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Chapter 51

BIOLOGY 1M03 Chapter 51: Biology Chapter 51

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McMaster University
Ben Evans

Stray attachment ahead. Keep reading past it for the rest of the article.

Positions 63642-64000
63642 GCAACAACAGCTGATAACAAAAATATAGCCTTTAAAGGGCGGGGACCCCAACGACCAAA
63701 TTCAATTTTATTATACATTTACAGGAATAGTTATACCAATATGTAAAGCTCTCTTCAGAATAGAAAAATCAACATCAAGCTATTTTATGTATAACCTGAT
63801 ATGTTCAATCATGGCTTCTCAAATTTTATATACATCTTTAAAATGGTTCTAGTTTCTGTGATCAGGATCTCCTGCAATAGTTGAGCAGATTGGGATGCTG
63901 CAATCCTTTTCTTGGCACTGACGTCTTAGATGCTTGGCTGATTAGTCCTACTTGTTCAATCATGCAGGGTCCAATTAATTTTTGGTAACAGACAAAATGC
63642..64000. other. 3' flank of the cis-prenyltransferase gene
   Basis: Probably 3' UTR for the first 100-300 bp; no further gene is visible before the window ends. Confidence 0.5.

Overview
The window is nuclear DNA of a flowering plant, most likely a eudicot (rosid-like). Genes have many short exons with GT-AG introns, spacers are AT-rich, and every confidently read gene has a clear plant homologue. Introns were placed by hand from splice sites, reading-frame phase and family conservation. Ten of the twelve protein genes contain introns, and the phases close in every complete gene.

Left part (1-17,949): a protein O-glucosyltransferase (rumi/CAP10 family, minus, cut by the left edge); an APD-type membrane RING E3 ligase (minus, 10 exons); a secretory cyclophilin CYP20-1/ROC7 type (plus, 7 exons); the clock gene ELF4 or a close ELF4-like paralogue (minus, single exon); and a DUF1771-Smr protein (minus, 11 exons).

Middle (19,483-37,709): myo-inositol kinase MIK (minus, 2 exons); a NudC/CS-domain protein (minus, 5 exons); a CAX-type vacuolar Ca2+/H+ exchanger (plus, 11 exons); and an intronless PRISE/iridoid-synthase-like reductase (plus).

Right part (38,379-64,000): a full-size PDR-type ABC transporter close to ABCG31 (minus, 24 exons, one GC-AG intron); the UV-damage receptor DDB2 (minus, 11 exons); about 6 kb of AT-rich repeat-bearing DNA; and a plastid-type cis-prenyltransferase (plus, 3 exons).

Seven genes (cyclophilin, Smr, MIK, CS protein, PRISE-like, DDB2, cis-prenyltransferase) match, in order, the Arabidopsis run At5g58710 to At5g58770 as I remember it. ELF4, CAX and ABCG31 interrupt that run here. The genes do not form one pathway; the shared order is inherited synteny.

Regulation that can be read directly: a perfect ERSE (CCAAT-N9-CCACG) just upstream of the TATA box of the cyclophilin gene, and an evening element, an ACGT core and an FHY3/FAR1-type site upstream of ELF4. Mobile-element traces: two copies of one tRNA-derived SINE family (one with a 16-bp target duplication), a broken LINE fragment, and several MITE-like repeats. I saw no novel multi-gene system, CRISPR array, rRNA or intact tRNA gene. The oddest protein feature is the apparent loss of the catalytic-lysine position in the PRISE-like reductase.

Chapter 51: Behaviour  Proximate causation explains how actions occur in terms of neurological, hormonal and skeletal-muscular mechanisms involved  Ultimate causation explains why actions occur, based on their evolutionary consequences and history Types of Behaviour: An Overview  Learning is defined as a change in behaviour that results from a specific experience in the life on an individual  Innate Behaviour o Highly inflexible behaviour patterns are called fixed action patterns (FAPs) o FAPs are stereotyped, meaning that they are performed in the same way every time and are usually triggered by a simple stimuli called releasers or sign stimuli o Ex. When a person hears a scream ▪ A simple sign stimulus releases a FAP, a rapid, jumping movement backward, away from the direction of the stimulus o FAPs may result in survival o FAPs are examples of innate behaviour, behaviour that is inherited and shows little variation based on learning or the individual’s condition o It is common to observe innate behaviour in response to ▪ Situations that have a high impact on fitness and demand a reflex-like, unlearned response ▪ Situations where learning is not possible  Conditional Strategies and Decision Making o Although all species studied to date show some degree of innate behaviour, it is much more common for an individual’s behaviour to change in response to learning and to show flexibility in response to changing environmental conditions o Animals take in information from the environment and based on that information, make decisions about what to do o Animals appear to take in information about their environments and weigh the costs and benefits of responding o Costs and benefits are measured in terms of their impact on fitness, the ability to produce offspring o What Decisions do White-Fronted Bee-Eaters Make when Foraging ▪ Given a choice, what should an animal eat ▪ Biologists answer this question by assuming that individuals should forage in a way that maximizes the amount of usable energy they take in, given the costs of finding and ingesting their food and the risk of being eaten while they’re at it ▪ This claim, that animals should maximize their feeding efficiency, is called optimal foraging ▪ Researchers began studying feeding behaviours in a bird called the white- fronted bee-eater ▪ Mated pairs of this species dig tunnels in riverbanks and raise their young inside ▪ Appropriate riverbanks are rare, so many pairs build tunnels in the same location, forming a colony ▪ To feed their young, pairs have to fly away from the colony, capture insects and bring the prey back to the nest ▪ Each pair defend a specific area where only they find food ▪ The key observation is that some individuals forage a few metres from the colony, while others have to look for food hundreds of metres away ▪ It takes only a few seconds to make a round trip to the closest feeding territories, versus several minutes to the farthest territories ▪ Thus, the fitness cost of each feeding trip varies widely among individuals ▪ If optimal foraging occurs, how do individuals maximize their benefits, given the cost that they have to pay in time and energy ▪ Individuals that have to find food far from the colony stay away longer on each trip ▪ Individuals foraging far from the colony bring back a much larger mass of insects on each trip, on average, than do individuals that fly a short distance each time ▪ White-fronted bee-eaters appear to make decisions that maximize the energy they deliver to their offspring, given their costs of finding food ▪ This behaviour is highly flexible and condition dependent o Why do some Bluehead Wrasses Undergo a Sex Change ▪ Male defend territories that contain nesting sites and feeding areas ▪ A group of females lives inside the boundaries of the territory ▪ When these females lay eggs, the male fertilizes the eggs ▪ Thus, a single male monopolizes all the matings in that territory ▪ This male is the largest individual in the group because the male guards the territory and because fights are usually won by the biggest contestant ▪ When the territory-holding male dies, the largest female in the group changes sex ▪ Her reproductive organs change from egg production to sperm production and her colouration changes ▪ She becomes the dominant male and begins fertilizing all of the eggs laid in the territory ▪ An idea called the size-advantage hypothesis states that if a group of fish is living in a territory dominated by a single male and if that male dies, then the largest female should switch from female to male ▪ The hypothesis is based on the observation that fish have indeterminate growth, meaning they continue to grow throughout their lives ▪ The logic behind the hypothesis is that suppose a small fish can lay 10 eggs a year, but a large female of the same species can lay 20 eggs a year ▪ If six small females and two large females live in a harem, the male that owns the territory fertilizes 100 eggs a year ▪ If the male dies, the largest female can increase the number of offspring she produces each year from 20 to 80 by changing sex and taking over the role of the dominant male ▪ The switch is costly in terms of time and energy, but the benefit is large ▪ There is no fitness advantage for smaller females to switch sex because they would be defeated in fights and have 0 offspring per year instead of 10 ▪ Sex change is flexible and condition dependant ▪ If conditions don’t change, females remain female ▪ If conditions change, the same individual will stay female if she is small, but become a male if she is large o In many cases, animals have alleles that make a wide range of behaviours possible o What an individual actually does is based on decisions that change, depending on the conditions Learning  Learning occurs when behaviour changes in response to specific life experiences  Particularly important in species that have large brains and a lifestyle dominated by complex social interactions  In species such as these, FAPs and other types of inflexible, stereotyped behaviours are relatively rare  Simple Types of Learning: Classical Conditioning and Imprinting o In classical conditioning, individuals are trained by experience to give the same response to more than one stimulus, even a stimulus that has nothing to do with the normal response o Another type of simple learning takes place in newly hatched ducks, geese and other species of birds ▪ Upon hatching, ducklings and goslings adopt as their mother the first moving thing they see ▪ This type of learning is called imprinting o Konrad Lorenz incubated eggs artificially ▪ Young greylag geese would imprint on whatever boots he was wearing at the time ▪ Mallard ducklings would imprint on him only if he crawled on all fours and quacked continuously o Why does imprinting occur ▪ At the ultimate level of causation, the leading hypothesis is that offspring must quickly learn to recognize and respond to their mother in order to survive ▪ Lorenz was also able to establish that imprinting occurs only in early life of the animal, during a short interval called the critical period or sensitive period ▪ His research showed that imprinting lasts for life and may establish not only the identity of the offspring’s mother, but also its species identity o The key characteristics of imprinting, that it is fast and irreversible and occurs during a critical period, are not typical of most types of learning  More Complex Types of Learning: Birdsong o Results of experiments show that, depending on the species, song-learning behaviour falls at various locations on the learning continuum o Ex. If young chickens, birds that have simple vocalizations, are raised in isolation from other members of their species and never hear their species-specific call, they still produce the correct vocalizations as adults ▪ Song learning behaviour is innate in these species and may be highly stereotyped o In contrast, white-crowned sparrows that are raised in isolation do not sing a normal song unless they hear a tape recording of their species-specific song during the early months of life o In this species, which sings a complex song, singing is learned during a critical period o Yet, if researchers play the song of a song sparrow or other closely related species during the critical period for language acquisition, white-crowned sparrow chicks do not learn it o Instead, they learn an abnormal song differing from that of their own species and from that of the alien introduced species o In this species, the ability to learn songs is restricted to songs of their own species o The critical period for song learning in white-crowned sparrows is augmented by practice that occurs when the individual is older o White-crowned sparrows don’t begin to sing until they are almost one year old o Beginning singers produce a disorganized warbling called sub-song o With practice, sub-song becomes more and more organized and progressively closer to adult song o Eventually, an adult song develops and remains unchanged for the rest of the individual’s life o For this improvement to occur, however, the individual must hear itself sing o Individuals that are prevented from hearing their own practice never sing a normal song o Yet if the same individual is deafened after it has developed adult song, it continues to sing a perfectly normal song o These results suggest that individuals have two critical periods for song learning during their lives, one as a nestling, when they must hear the song of their own species and a second as a one-year-old, when they must hear themselves practice  Can Animals Think o Cognition is defined as recognition and manipulation of facts about the world, combined with the ability to form concepts and gain insight o Unlike the results of classical conditioning, imprinting and song learning, the results of cognition cannot be observed directly o Recent experiment on tool use by New Caledonian crows ▪ Straight or curved stick are broken off and cleaned before us ▪ Several other bird species, including Galapagos finches, are known to modify sticks or plant stems to “fish” for insects ▪ Recent experiments have shown that when these crows are presented with an array of straight sticks along with a piece of food in a clear plastic tube, the crows select a stick whose width or length is appropriate for the tube’s width and the food’s distance is from the end of the tube • The crow then inserts the stick into the tube to fish out the food ▪ Hooks are made by breaking complex leaves into pieces ▪ Spearing tools are constructed from a complex series of cuts and rips, made with the beak, along the edge of leaves from pandanus plants o These observations support the hypothesis that crows can think ▪ Recognize that if they choose or manipulate tools in a certain way, they can use the resulting structure to get food ▪ The idea is that natural selection has favoured the evolution of cognition in this species because crows with the ability to manufacture and manipulate tools have higher fitness than do crows that lack the ability  What is Adaptive Significance of Learning o Biologists view learning as an adaptation that allows individuals to change their behaviour in response to a changing and unpredictable environment o Under this hypothesis, the ability to learn varies among species because some species live in environments that are much more unpredictable than others o The type of learning that occurs in a given species is correlated with the type of environmental unpredictability it encounters o Ex. Norway rats ▪ Extremely adept at learning to navigate mazes and learning to avoid foods that contain poisons ▪ These animals live in sewers, the walls of homes or other locations where ability to travel routes is essential for survival ▪ In nature they feed on a wide variety of fruits, seeds and insects ▪ The availability of these foods changes with the season and many potential food items are actually toxic ▪ Rats will taste only small quantities of novel foods and they quickly learn to avoid any foods that cause illness o Ex. Scrub Jays ▪ Not particularly adept at negotiating mazes or learning to avoid foods ▪ Instead are proficient at remembering where they have cached seeds ▪ In this species, spatial learning and good memory are essential for survival ▪ Also learn how to prevent theft ▪ This species lives in social groups and it is not unusual for some members of the group to steal food that was cached by other jays in the group How Animals Act: Hormonal and Neural Control  Sexual Activity in Anolis Lizards o After spending the winter under a log or rock, males emerge in January and establish breeding territories o Females become active a month later and the breeding season begins in April o By May, females are laying an egg every 10-14 days o By the time the breeding season is complete three months later, the eggs produced by a female will total twice her body mass o The cause of these dramatic seasonal changes in behaviour is sex hormones, testosterone in males and estradiol in females o Testosterone injections induce sexual behaviours even in castrated males o Estradiol injections induce sexual activity in females whose ovaries have been removed o What environmental cues trigger the production of sex hormones in early spring and how do male and female Anolis synchronize their sexual behaviour so that they are ready to produce gametes at the same time o To answer these questions, a biologist brought a large group of sexually inactive lizards into the lab during the winter and divided them into five treatment groups o The physical environment was exactly the same in all treatments o Each individual received identical food and in all treatments, high “daytime” temperatures were followed by slightly lower “night time” settings o The biologist also continued to monitor the condition of lizards that remained in natural habitats nearby o To test the hypothesis that changes in day length signal the arrival of spring and trigger initial changes in sex hormones, the biologist exposed the five treatment groups in the lab to artificial lighting that stimulated the long days and short nights of spring o To test the hypothesis that social interactions among individuals are responsible for synchronizing sexual behaviour, the social setting was varied among treatment groups ▪ Single isolated females/groups of females only/pairs of lizards (single females each with single male)/single females each with a group of castrated males/single females, each with a group of uncastrated males o Each week, the researcher examined the ovaries of females in each group o He also monitored the ovaries of females in nearby natural habitats, since those females were not exposed to spring-like conditions o Results show that females not exposed to spring-like conditions began producing eggs, but females in the field that were not exposed to the conditions did not o In addition, females that were exposed to breeding males began producing eggs much earlier than did the females placed in other treatment groups o These results support the hypothesis that two types of stimulation are necessary to produce the hormonal changes that lead to sexual behaviour o Females need to experience spring-like light and temperature and exposure to breeding males o Another experiment showed that the visual stimulation of the male dewlap triggers changes in estradiol production Communication  Communication is defined as any process in which a signal from one individual modifies the behaviour of a recipient individual  A signal is any information-containing behaviour  Communication is a crucial component of animal behaviour because it creates stimulus that elicits a r